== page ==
I’m curious as to why Starhawk felt that was the message to send when giving the Pagan response to this film. Christians are talking about how groundbreaking it is, and how it is a sign of our changing religious culture (organically, it should be noted, in comparison with the manufactured “message” of “The Da Vinci Code”), and Starhawk discusses how Ofelia should have gotten proper training and warns against the dangers of a “self-defined” religion?

I believe “Pan’s Labyrinth” presents a unique opportunity to discuss Pagan/polytheist theology in contrast to the dominant monotheisms. Unlike “The Da Vinci Code”, this film isn’t bogged down with questions about Christian heresy and Gnosticism and can be referenced without having to talk about our views on Mary Magdalen’s marital status. If this film continues to seep into public conversations about faith and religion, Pagan commentators should be ready to move beyond disclaimers regarding Ofelia’s actions and instead talk about what elements in the film accurately portray Pagan ideas and beliefs.

The Academy Awards

Jason Pitzl-Waters —  February 26, 2007 — 1 Comment

Last night was the 79th annual Academy Awards. While others were grousing about their Oscar burn-out (which tells me they are paying too much attention to the Hollywood promotional machine), I found this years awards to be delightfully entertaining. This could partially be attributed to the fact that one of the films I was rooting for, Guillermo del Toro’s “Pan’s Labyrinth” swept up three awards early in the show (art direction, makeup, and cinematography).


Guillermo del Toro (center) with fellow Mexican film directors.

Sadly “Pan’s Labyrinth” didn’t pick up the coveted award for best foreign film, but I think winning three Academy Awards isn’t too shabby. It was also nice to see that Helen Mirren picked up the best actress award. While Mirren was very good in “The Queen”, she’ll always be Morgana from John Boorman’s “Excalibur” to me.


Helen Mirren as Queen Elizabeth and Morgana.

Also of note for my readers is the fact that the documentary “An Inconvenient Truth” won two Academy Awards, one for best documentary feature, and one for best original song (written and performed by Melissa Etheridge). Oh, and Martin Scorsese finally got his Oscar. For a full list of last nights winners click, here.

In related news, Nicolas Cage and his horrid remake of “The Wicker Man” got shut out at this years Razzies (“Basic Instinct 2″ dominated most categories). I personally think Cage was robbed, when you see a highlight reel like this, how could you not think it the worst movie you saw this year?

This weekend the very best, and worst, in film will be celebrated. On Sunday, the 79th Academy Awards (The Oscars) will be handed out to those films thought to be the very best of the past year, and the day before that you’ll see the Golden Raspberries (The Razzies) handed out to the very, very worst. Films with pagan themes hold the strange honor of holding several nominations in both.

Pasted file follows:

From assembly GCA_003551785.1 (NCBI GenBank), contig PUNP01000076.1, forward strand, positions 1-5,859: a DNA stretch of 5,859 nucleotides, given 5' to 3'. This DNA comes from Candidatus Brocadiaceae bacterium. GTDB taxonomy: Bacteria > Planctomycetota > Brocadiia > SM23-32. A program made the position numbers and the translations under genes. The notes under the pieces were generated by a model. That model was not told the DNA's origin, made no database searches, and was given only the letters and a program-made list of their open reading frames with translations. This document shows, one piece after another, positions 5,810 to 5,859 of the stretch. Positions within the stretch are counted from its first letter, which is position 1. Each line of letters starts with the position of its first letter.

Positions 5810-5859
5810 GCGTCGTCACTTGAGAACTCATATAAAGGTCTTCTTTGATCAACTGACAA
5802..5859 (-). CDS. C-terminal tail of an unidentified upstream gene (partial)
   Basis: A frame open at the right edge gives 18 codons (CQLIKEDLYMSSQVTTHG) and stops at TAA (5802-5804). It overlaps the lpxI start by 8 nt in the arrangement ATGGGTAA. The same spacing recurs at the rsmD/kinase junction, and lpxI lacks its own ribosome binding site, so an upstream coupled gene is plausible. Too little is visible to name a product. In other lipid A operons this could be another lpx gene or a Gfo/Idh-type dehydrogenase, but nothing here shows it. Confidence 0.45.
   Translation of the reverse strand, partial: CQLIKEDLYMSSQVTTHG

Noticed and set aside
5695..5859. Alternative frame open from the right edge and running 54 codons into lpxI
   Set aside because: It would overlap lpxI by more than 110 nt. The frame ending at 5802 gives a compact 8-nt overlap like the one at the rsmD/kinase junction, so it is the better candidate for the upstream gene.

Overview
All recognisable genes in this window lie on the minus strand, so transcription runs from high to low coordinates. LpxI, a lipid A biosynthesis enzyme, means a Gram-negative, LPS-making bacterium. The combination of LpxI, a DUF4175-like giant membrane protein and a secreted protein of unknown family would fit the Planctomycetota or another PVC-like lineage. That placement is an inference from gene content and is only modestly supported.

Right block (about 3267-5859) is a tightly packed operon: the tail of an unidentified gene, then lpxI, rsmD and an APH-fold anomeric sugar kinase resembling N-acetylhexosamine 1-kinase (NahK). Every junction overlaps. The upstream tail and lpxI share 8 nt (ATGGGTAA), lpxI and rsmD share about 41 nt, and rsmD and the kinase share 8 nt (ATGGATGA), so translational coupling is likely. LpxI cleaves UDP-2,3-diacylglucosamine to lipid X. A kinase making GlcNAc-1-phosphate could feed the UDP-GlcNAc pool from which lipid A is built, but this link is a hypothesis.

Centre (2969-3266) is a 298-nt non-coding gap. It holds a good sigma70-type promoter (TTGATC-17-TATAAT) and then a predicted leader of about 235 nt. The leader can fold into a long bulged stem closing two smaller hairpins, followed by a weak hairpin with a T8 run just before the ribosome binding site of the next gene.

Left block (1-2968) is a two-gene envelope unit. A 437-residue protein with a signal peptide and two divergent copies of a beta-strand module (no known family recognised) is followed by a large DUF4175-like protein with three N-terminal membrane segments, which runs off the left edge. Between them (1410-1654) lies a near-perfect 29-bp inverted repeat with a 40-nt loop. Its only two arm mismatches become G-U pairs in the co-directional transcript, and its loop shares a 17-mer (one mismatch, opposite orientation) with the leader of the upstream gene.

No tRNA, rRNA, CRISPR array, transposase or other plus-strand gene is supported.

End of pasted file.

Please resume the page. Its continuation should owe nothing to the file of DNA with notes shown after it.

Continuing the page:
In the category of the very best is Guillermo del Toro’s masterful “Pan’s Labyrinth”. This dark fairytale, set during the rise of Franco in Spain, has garnered six Oscar nominations. Achievement in Art Direction, Achievement in Cinematography, Best Foreign Language Film of the Year, Achievement in Makeup, Achievement in Music Written for Motion Pictures (Original Score), and Original Screenplay.


Guillermo del Toro with Doug Jones as ‘the faun’.

Del Toro’s film has earned high praise from critics (including Stephen King), and won the “Golden Tomato” award from Rotten Tomatoes for being the best-reviewed foreign film of 2006. This film was widely anticipated by many in the Pagan community, and few (I think) were disappointed with the final product. You can read my review of the film, here.

“It’s a matter of creating a fairy tale that is in favor of disobedience – obedience disguised as blind patriotism is often invoked for the worst causes. It’s at a time when we are supposed to be better people by not questioning anything and in reality we are better people by doing it.”Guillermo Del Toro, Oscar Watch

On the opposite side of the scale is perhaps one of the most ill-advised remakes in movie history, “The Wicker Man”. Based loosely off the amazing 1973 film about a police officer running afoul of a island of Pagans off the Scottish coast, and starring Christopher Lee and directed by Robin Hardy, this remake by Nicolas Cage* and Neil LaBute takes everything that was good about the original and turns it into a bizarre misogynist screed involving killer bees.


Nicolas Cage and Neil LaBute discussing their bizarre hatred of women.

Thus, one of the most beloved pagan-themed films is remade into one of the worst pagan-themed films of all time. As a consequence it has racked up an impressive five nominations in the Razzies. Worst Picture, Actor, Screenplay, Remake and Screen Couple. I never formally reviewed the film on this blog, but I did eventually see it on DVD, and it truly is one of the worst films I ever had to sit through (the director’s commentary is the only truly scary thing about it). Here is what HecklerSpray had to say about the film in their Razzies betting odds.